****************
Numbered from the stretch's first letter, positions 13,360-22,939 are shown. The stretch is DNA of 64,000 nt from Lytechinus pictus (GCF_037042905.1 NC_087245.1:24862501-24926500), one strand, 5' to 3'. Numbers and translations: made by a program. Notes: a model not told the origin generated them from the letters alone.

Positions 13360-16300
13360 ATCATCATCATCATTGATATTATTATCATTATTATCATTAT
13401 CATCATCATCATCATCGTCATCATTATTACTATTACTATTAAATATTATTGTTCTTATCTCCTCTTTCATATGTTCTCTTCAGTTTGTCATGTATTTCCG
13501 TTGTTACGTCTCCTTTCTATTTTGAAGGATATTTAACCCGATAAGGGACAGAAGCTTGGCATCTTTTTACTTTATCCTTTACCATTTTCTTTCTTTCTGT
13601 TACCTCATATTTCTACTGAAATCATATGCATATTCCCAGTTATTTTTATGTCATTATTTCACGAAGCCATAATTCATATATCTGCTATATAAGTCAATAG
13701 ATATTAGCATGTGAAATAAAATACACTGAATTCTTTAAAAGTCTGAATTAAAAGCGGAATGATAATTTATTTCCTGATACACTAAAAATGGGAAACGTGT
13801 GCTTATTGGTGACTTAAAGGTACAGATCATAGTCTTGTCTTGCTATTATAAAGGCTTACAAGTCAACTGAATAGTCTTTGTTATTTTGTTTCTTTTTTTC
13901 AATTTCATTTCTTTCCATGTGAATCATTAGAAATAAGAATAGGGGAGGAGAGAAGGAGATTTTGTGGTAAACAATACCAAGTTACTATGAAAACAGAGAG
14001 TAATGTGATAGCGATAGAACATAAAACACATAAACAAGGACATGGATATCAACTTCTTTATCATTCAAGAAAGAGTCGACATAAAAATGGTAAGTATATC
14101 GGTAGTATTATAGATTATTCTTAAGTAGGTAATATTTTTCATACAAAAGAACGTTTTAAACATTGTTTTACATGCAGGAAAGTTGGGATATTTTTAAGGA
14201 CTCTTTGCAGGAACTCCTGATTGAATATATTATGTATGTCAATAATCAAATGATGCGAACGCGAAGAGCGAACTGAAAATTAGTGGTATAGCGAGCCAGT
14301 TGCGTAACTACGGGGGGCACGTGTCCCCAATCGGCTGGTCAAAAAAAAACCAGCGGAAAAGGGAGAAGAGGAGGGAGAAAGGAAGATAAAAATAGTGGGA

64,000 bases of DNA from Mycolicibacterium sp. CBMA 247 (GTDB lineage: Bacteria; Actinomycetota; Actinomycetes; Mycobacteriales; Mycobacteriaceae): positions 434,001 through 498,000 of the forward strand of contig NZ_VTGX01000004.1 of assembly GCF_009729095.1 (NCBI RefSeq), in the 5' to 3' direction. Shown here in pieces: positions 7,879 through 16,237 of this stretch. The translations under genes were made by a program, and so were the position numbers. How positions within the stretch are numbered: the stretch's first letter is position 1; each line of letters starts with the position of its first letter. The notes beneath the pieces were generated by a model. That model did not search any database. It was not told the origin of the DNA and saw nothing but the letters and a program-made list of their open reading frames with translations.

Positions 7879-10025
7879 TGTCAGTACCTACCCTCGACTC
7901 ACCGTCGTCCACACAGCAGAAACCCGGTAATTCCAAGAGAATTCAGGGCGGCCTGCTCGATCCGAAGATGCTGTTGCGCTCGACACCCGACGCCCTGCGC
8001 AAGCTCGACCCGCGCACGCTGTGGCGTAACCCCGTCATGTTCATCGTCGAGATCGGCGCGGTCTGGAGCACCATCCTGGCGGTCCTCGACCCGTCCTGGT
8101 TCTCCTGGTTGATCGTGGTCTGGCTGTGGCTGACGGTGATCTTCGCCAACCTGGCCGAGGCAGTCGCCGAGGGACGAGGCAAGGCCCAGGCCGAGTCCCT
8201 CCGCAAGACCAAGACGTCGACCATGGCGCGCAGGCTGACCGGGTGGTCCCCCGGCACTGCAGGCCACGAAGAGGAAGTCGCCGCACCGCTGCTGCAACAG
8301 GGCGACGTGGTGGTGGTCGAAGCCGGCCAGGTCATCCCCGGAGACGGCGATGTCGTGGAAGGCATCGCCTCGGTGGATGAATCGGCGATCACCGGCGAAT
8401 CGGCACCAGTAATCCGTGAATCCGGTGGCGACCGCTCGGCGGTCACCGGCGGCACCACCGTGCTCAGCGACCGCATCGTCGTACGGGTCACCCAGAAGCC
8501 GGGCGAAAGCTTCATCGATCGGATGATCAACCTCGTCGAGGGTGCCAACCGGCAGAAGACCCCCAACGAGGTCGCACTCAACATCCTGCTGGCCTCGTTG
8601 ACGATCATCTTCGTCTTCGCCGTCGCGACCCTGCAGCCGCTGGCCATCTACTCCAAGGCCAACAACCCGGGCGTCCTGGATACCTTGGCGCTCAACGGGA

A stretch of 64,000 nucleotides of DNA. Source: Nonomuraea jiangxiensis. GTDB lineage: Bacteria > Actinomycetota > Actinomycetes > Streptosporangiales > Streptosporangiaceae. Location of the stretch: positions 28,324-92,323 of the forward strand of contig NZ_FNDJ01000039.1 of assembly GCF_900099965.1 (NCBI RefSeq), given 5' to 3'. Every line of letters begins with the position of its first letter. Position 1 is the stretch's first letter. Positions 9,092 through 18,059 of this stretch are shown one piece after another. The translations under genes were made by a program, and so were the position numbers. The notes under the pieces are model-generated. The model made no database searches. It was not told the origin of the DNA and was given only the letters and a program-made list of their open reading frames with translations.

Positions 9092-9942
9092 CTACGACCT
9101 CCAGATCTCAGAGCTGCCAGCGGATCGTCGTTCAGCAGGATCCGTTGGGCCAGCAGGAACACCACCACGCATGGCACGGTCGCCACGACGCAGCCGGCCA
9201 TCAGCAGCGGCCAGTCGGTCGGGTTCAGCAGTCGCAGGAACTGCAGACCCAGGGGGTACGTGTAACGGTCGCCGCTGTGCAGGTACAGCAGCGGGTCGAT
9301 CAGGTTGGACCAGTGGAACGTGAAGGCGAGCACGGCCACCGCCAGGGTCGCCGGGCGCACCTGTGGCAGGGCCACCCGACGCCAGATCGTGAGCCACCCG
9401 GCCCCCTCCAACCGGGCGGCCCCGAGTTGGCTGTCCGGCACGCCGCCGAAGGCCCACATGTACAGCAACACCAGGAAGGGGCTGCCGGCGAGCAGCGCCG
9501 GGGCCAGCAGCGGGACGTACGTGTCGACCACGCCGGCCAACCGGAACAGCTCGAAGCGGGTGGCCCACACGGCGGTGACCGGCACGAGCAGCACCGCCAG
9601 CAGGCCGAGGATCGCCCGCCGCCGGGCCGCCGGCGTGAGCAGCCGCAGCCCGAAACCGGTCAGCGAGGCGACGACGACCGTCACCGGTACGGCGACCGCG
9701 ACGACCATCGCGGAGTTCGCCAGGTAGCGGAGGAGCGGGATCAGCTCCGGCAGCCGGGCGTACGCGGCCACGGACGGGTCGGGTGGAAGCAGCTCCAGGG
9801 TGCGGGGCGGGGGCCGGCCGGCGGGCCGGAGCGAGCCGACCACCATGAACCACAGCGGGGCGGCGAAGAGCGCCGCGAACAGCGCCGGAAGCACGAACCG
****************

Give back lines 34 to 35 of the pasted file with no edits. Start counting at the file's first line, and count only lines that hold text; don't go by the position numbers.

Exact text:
9701 ACGACCATCGCGGAGTTCGCCAGGTAGCGGAGGAGCGGGATCAGCTCCGGCAGCCGGGCGTACGCGGCCACGGACGGGTCGGGTGGAAGCAGCTCCAGGG
9801 TGCGGGGCGGGGGCCGGCCGGCGGGCCGGAGCGAGCCGACCACCATGAACCACAGCGGGGCGGCGAAGAGCGCCGCGAACAGCGCCGGAAGCACGAACCG